I have a question about a step used in Szamuely's "Galois Groups and Fundamental Groups" in the excerpt below (see page 120):
The point of my interest is a statement in Proposition 4.6.1:
Fix a perfect field $k$, $X$ an integral proper normal $k$-curve with function field $K:= K(X)$, and $U ⊂ X$ a nonempty open subset. Denote by $K_s$ a fixed separable closure of $K$.
Define $K_U$ as the composite of all finite subextensions $L|K$ of $K_s$ so that the corresponding finite morphism of proper normal curves is etale above all $P ∈ U$.
My question is why $K_U$ is Galois?
We know that $K_s$ is Galois (by construction/algebra) and there exist a criterion that a subextension field $F \subset K_s$ is Galois if and only if $\sigma(F) \subset F$ for every $\sigma \in Gal(K_s \vert K)$.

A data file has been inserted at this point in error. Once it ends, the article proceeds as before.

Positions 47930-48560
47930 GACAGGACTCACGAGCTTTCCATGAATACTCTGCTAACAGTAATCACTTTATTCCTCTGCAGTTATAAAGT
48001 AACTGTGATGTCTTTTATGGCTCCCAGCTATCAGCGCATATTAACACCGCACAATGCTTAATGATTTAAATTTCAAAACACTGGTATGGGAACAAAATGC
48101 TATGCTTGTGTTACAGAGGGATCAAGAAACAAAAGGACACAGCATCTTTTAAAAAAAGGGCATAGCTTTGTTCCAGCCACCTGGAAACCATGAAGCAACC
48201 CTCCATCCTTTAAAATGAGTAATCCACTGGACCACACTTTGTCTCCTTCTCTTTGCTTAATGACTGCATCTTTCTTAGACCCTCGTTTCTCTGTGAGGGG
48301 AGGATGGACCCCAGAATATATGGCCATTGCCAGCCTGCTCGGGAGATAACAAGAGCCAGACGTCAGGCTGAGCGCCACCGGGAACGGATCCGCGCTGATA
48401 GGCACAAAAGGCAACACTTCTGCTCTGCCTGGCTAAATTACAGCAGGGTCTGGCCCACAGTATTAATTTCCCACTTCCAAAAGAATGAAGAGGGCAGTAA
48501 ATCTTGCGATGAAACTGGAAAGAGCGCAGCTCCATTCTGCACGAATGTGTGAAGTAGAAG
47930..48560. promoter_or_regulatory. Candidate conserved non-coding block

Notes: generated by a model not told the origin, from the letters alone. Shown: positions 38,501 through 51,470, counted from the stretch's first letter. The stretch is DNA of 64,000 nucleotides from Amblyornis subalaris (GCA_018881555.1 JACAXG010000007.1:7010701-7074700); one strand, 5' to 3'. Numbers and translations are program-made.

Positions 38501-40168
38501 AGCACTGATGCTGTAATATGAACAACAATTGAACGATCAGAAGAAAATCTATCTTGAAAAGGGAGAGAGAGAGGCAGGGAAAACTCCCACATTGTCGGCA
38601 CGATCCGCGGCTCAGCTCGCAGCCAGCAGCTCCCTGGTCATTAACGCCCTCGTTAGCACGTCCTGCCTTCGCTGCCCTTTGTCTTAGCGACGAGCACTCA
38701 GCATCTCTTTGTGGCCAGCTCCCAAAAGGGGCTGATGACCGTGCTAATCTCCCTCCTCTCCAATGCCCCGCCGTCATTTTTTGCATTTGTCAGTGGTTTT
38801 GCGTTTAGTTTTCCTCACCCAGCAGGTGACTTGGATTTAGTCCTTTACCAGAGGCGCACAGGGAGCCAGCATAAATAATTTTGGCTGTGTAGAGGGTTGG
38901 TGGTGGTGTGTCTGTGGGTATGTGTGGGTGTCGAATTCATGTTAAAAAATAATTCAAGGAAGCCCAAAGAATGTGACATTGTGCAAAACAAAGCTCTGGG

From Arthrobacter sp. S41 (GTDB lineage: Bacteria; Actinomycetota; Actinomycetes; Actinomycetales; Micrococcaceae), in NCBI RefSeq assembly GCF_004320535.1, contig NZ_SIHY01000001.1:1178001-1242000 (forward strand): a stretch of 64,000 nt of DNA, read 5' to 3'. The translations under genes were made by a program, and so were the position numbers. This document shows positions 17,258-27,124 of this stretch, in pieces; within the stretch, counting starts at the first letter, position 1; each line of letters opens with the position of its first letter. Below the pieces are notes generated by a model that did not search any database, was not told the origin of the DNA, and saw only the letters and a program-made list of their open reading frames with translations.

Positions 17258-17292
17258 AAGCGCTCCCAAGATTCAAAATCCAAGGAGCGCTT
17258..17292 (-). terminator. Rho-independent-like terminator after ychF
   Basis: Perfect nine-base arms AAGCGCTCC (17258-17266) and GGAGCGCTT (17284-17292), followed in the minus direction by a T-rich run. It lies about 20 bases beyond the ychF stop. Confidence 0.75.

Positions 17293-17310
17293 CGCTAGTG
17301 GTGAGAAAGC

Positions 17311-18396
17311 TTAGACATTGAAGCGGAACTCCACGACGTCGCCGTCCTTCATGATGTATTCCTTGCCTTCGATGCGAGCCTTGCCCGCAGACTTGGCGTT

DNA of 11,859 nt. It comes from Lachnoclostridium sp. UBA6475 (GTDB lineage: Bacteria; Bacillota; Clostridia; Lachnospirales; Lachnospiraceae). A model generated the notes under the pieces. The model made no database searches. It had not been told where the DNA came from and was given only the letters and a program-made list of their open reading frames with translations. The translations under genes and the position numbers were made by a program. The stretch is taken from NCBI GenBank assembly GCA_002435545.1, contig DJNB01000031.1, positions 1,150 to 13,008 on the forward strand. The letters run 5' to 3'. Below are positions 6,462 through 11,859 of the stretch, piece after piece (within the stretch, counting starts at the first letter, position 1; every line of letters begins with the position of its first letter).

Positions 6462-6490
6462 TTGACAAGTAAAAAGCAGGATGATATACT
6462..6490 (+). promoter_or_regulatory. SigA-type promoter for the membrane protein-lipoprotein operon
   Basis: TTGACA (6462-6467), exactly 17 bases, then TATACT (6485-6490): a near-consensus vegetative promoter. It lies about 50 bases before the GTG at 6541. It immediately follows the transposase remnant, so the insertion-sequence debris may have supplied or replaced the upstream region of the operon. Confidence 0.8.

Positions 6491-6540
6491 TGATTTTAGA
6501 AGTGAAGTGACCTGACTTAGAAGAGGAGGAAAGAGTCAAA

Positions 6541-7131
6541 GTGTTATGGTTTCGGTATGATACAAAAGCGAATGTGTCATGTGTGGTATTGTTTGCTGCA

By construction of $K_U$ it suffice to show that for every finite subextension $L|K$ of $K_s$ so that the corresponding finite morphism of proper normal curves is etale and an arbitrary $\sigma \in Gal(K_s \vert K)$ the subextension $\sigma(L)$ corresponds also to a finite morphism of proper normal curves which is etale.(*)
But I don't see how to show that.
Remark: the correspondence between finite field extensions of $K$ and integral proper normal curves which I mean is this one:
Is etaleness conserved by the isomorphism of fields $\sigma:L \to \sigma(L)$? I'm not sure: is the statement () which I wan't to verify is just a simple consequence of functoriality of the correspondence in $4.5.13$ or does ()require a bit more effort?